It's only the first game, but it's not too early for concern that defenseman Kyle Quincey, whom Holland acquired last season for a first-round draft pick, might not be able to handle the heavy responsibilities required of a top-four defenseman. St. Louis rookie Vladimir Tarasenko twice made Quincey look silly on two goals in his first NHL game.
It's only the first game, but it's not too early for delivering messages. Coach Mike Babcock smartly pulled Jimmy Howard after the Blues scored their fifth goal barely a minutes into the final period. Why let Howard take the brunt for the poor effort of those in front of him? The disastrous night wasn't his fault. If not for some excellent saves, the Blues could've easily had a seven-goal lead by the time Howard departed for his new backup, Jonas Gustavsson.
Perhaps it was Babcock's desire that an even uglier game without Howard might provide the necessary wake-up call.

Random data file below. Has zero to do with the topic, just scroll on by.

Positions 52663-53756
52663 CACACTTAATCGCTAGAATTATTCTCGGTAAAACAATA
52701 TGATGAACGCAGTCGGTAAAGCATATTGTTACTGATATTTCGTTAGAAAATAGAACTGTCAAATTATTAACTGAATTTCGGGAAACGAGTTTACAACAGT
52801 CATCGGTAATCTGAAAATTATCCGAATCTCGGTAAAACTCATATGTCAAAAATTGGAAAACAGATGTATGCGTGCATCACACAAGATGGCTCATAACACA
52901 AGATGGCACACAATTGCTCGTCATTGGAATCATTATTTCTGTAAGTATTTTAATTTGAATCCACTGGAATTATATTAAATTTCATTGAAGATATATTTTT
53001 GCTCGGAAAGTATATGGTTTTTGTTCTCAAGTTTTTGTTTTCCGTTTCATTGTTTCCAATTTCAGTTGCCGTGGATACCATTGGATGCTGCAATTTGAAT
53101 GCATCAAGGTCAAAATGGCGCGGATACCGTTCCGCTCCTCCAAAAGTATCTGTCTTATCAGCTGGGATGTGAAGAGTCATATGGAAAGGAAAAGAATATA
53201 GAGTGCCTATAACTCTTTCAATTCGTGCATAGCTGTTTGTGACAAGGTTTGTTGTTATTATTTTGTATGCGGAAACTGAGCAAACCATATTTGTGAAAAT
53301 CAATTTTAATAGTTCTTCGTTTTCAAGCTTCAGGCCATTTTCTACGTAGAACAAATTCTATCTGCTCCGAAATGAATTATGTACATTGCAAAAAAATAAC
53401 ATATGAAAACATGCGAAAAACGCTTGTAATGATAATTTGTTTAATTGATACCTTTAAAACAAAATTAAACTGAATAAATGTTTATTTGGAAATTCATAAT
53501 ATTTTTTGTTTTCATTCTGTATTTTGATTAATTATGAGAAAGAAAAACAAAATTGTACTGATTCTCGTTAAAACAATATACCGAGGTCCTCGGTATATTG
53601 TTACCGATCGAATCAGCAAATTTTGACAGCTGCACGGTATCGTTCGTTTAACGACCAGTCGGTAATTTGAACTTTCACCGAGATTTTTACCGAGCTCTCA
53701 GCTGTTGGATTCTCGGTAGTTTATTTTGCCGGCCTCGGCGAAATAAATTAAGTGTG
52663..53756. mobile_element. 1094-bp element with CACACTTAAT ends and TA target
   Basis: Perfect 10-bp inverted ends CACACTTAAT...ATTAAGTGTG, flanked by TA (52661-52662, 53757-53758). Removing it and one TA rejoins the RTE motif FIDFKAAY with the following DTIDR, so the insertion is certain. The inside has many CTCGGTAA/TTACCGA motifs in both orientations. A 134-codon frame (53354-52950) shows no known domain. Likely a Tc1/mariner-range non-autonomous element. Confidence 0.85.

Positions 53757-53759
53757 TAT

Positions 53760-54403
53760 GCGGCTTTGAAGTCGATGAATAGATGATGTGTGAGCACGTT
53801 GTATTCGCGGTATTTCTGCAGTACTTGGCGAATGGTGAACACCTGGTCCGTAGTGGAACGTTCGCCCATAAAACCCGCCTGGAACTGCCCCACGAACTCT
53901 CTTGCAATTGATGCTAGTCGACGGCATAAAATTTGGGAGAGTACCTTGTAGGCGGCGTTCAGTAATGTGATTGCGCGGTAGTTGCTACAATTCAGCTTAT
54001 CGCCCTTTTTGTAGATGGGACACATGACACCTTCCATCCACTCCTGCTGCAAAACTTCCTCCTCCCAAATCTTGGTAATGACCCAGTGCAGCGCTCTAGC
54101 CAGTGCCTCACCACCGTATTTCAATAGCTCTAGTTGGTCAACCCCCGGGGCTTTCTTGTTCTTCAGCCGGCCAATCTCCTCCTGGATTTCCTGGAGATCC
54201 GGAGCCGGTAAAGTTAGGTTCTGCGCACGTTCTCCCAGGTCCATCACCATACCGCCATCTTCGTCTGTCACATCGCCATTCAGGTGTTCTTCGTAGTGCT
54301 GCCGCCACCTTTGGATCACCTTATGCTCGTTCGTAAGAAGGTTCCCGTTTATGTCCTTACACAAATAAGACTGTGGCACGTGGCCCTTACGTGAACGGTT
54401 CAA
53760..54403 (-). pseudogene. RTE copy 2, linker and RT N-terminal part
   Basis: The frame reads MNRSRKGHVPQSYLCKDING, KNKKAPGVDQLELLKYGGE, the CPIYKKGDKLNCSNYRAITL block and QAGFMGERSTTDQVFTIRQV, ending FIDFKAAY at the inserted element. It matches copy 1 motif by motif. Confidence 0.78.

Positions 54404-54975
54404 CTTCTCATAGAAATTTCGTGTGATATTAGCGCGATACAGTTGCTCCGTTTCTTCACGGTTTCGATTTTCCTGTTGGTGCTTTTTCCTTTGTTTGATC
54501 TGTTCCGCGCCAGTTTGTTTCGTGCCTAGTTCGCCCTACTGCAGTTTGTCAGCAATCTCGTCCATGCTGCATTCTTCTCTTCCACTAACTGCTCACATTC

There's a much smaller margin for error with just 48 games in 99 days. The Wings know they're not as good of a team without the simple brilliance of Nicklas Lidstrom, but there's absolutely no reason for them to look as bad as they did against the Blues.
It's only the first game, but it's not too early for more than a little concern.
I'm not sure how to respond to Sharp's slight dose of panic, nor an article that will pop up eventually, in which MLive's Ansar Khan is likely to suggest something similar.
All I can tell you is that Mike Babcock is making his team practice today, that Henrik Zetterberg looked like a man who yelled himself hoarse, and until they prove otherwise, these are still the Detroit Red Wings that have made the playoffs for 21 consecutive seasons.
Highlights: If you can watch NHL.com's highlights (or Fox Sports Detroit's) without wanting to curl up in a ball, I'd like to hire you as a guidance counselor for our comments section as we need some clinical help after Wings losses: